Delegate Ron Thompson’s seat remained vacant during the entire regular session of the 2007 W.Va. Legislature. Despite taking the oath of office during a private ceremony more than halfway through the schedule session, he never actually returned to public service before resigning later in the year.

For nearly half of last winter’s legislative session, Ron Thompson held the House of Delegates spellbound, even though he was nowhere to be seen in the chamber.

Thompson’s strange odyssey all began when the previous year’s session ended.

After that, the Raleigh County delegate dropped from sight, skipping every monthly interims session in 2006, and one month into spring, fellow House members began to take notice.

“Hey, where’s your buddy Ron?” many called out to a reporter assigned to the Legislature. “What’s going on with him, anyway?”

His fellow delegates in the hometown district were peppered with nearly identical queries.

As the 2006 general election drew near, The Register-Herald began to press the issue and the Beckley Democrat issued a simple statement: He was dealing with “personal issues” and would soon have them resolved.

They weren’t.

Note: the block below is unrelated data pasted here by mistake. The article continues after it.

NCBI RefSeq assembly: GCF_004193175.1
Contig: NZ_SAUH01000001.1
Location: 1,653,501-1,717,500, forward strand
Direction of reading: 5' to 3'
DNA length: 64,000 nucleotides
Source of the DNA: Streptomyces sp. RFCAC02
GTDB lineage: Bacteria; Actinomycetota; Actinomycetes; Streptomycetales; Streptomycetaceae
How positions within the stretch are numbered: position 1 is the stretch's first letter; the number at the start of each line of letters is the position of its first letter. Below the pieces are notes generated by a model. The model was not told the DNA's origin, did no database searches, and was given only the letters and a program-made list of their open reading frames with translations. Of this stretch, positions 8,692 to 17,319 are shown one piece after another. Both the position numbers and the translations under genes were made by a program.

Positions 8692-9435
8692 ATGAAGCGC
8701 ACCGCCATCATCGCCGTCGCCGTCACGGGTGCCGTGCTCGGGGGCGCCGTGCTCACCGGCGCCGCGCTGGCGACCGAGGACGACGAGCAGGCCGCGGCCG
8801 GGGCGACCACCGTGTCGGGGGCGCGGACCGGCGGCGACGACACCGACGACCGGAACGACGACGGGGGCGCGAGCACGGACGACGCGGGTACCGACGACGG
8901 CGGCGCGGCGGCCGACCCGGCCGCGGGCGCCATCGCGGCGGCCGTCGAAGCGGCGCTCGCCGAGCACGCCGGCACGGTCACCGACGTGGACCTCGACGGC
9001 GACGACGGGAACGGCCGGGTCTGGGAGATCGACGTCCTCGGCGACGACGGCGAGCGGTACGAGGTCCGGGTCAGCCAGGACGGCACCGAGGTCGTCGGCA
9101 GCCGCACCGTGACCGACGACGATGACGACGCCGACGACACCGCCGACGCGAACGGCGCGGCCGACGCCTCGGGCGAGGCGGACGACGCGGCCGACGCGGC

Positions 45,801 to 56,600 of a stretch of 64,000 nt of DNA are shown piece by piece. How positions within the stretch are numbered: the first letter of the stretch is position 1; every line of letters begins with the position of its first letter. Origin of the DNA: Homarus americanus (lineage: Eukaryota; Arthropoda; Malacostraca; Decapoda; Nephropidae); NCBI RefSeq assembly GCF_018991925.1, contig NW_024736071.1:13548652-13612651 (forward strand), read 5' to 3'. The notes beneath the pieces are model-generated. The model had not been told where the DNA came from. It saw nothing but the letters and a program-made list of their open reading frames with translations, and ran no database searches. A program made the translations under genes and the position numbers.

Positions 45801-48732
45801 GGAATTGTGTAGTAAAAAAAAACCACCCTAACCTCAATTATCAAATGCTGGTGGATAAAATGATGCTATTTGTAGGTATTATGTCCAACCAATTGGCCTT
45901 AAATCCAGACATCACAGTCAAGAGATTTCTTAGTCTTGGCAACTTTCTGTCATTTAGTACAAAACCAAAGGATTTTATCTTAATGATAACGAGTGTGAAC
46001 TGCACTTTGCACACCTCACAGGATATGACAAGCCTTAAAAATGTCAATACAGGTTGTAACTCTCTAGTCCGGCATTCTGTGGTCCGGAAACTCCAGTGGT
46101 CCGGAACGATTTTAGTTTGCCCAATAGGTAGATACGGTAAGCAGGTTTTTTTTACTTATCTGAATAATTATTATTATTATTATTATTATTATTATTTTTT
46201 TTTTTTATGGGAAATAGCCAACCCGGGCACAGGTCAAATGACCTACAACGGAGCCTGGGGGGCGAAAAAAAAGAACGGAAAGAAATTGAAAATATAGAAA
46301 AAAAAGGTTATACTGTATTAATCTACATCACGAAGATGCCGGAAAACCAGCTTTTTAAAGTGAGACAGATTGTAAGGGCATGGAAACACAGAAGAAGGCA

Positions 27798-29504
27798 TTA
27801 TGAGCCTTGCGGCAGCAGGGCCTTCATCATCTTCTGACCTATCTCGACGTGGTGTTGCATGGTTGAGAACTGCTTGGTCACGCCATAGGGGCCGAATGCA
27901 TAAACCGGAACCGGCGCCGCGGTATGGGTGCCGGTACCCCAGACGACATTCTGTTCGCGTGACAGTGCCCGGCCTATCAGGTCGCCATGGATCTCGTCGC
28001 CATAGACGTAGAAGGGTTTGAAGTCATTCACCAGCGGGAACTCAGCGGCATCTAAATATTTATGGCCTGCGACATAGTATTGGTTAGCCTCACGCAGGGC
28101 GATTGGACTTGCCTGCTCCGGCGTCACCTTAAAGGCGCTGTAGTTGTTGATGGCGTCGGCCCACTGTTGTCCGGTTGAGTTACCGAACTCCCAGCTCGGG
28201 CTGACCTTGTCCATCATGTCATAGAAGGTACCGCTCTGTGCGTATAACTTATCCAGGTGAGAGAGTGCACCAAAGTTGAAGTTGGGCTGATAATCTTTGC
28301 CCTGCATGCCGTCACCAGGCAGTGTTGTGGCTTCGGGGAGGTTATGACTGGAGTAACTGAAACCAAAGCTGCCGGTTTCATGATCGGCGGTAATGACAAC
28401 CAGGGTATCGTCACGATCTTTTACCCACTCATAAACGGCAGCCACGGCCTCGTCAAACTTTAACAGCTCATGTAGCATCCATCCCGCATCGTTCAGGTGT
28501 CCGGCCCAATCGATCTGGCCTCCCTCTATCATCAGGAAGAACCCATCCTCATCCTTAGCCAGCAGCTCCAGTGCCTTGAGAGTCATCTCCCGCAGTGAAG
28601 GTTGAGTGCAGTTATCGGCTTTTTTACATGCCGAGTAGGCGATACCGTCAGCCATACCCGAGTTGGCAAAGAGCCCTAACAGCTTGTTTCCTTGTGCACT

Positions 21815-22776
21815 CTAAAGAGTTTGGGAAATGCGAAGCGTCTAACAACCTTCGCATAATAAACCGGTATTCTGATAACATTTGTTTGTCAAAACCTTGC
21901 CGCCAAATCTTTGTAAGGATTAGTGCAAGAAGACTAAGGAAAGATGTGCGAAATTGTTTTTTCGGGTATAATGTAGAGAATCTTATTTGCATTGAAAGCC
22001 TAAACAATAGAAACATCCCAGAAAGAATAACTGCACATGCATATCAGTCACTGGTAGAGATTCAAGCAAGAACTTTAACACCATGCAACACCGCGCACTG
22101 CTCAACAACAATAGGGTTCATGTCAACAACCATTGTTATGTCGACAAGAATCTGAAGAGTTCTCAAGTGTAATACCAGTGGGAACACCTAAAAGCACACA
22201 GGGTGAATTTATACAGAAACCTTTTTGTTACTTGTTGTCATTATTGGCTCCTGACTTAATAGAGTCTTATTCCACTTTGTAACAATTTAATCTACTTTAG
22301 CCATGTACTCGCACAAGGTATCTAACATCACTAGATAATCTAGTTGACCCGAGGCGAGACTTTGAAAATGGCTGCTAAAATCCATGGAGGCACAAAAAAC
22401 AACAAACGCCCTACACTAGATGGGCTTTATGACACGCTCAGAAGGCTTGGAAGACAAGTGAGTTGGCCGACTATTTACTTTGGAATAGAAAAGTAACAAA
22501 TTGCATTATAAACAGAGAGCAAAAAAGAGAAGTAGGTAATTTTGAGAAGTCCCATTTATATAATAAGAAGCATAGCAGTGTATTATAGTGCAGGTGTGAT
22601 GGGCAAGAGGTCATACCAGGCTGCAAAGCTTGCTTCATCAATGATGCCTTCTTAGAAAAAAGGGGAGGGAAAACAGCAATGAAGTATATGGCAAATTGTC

Thompson placed third in the five-seat 27th District contest, albeit he ran a low-profile campaign and spent little money.

When the swearing-in ceremony arrived, his seat was empty in the House chamber. Other newshounds picked up the scent of a story, and new House Speaker Rick Thompson — no relation to the missing Beckleyan — finally had enough and issued Thompson an ultimatum. Either show up by Jan. 25, fully two weeks after the swearing-in, or give him a reasonable explanation why he couldn’t.

Only silence came from Beckley, and the speaker decided to take Thompson’s protracted absence before the powerful Rules Committee.

Panelists voted to declare his seat vacant, but soon afterward, the silence was broken.

A letter arrived from Dr. Ahmed Faheem, a Beckley psychiatrist, explaining that Thompson was under his care, so the historic, full House vote on vacating his seat was rescinded.

In mid-February, Thompson yielded himself to an exclusive interview with The Register-Herald, accompanied by Faheem and a sister, in which it was revealed the 41-year-old lawmaker was suffering bipolar two, a condition of severe depression. Thompson never returned to his seat. Nor did he bother to collect his $15,000 pay.

In June, he sent word to this newspaper that he was “working my way back” to recovery and his position in the House, but one month later, Thompson decided to call it quits, saying his medical treatment for depression was taking much more time than he had anticipated.

“Therefore,” he said in a terse resignation statement, “I feel that is in the best interest of the constituents which I serve that I take such action.”

In the selection process, retired educator Louis Gall emerged as his successor, saying, “I do feel very honored.”

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